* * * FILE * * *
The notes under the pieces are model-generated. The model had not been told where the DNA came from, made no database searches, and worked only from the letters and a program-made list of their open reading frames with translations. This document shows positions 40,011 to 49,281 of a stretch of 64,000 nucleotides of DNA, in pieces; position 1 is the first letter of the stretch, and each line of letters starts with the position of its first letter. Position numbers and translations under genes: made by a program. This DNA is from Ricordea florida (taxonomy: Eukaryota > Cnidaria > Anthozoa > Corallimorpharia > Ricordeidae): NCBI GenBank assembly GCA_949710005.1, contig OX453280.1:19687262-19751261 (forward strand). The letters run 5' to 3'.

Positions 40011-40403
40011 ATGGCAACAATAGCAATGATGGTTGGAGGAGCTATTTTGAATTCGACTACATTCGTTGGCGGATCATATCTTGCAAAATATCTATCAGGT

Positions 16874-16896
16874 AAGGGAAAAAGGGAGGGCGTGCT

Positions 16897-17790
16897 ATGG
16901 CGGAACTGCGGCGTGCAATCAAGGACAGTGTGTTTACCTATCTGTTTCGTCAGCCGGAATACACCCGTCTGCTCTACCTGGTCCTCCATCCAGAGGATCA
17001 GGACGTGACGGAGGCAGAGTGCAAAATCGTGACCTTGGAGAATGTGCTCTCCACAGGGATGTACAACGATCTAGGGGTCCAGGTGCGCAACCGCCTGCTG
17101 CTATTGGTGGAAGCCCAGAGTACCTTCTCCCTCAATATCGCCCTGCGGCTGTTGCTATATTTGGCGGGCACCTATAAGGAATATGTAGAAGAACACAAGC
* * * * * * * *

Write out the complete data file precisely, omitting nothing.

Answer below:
The notes under the pieces are model-generated. The model had not been told where the DNA came from, made no database searches, and worked only from the letters and a program-made list of their open reading frames with translations. This document shows positions 40,011 to 49,281 of a stretch of 64,000 nucleotides of DNA, in pieces; position 1 is the first letter of the stretch, and each line of letters starts with the position of its first letter. Position numbers and translations under genes: made by a program. This DNA is from Ricordea florida (taxonomy: Eukaryota > Cnidaria > Anthozoa > Corallimorpharia > Ricordeidae): NCBI GenBank assembly GCA_949710005.1, contig OX453280.1:19687262-19751261 (forward strand). The letters run 5' to 3'.

Positions 40011-40403
40011 ATGGCAACAATAGCAATGATGGTTGGAGGAGCTATTTTGAATTCGACTACATTCGTTGGCGGATCATATCTTGCAAAATATCTATCAGGT

Positions 16874-16896
16874 AAGGGAAAAAGGGAGGGCGTGCT

Positions 16897-17790
16897 ATGG
16901 CGGAACTGCGGCGTGCAATCAAGGACAGTGTGTTTACCTATCTGTTTCGTCAGCCGGAATACACCCGTCTGCTCTACCTGGTCCTCCATCCAGAGGATCA
17001 GGACGTGACGGAGGCAGAGTGCAAAATCGTGACCTTGGAGAATGTGCTCTCCACAGGGATGTACAACGATCTAGGGGTCCAGGTGCGCAACCGCCTGCTG
17101 CTATTGGTGGAAGCCCAGAGTACCTTCTCCCTCAATATCGCCCTGCGGCTGTTGCTATATTTGGCGGGCACCTATAAGGAATATGTAGAAGAACACAAGC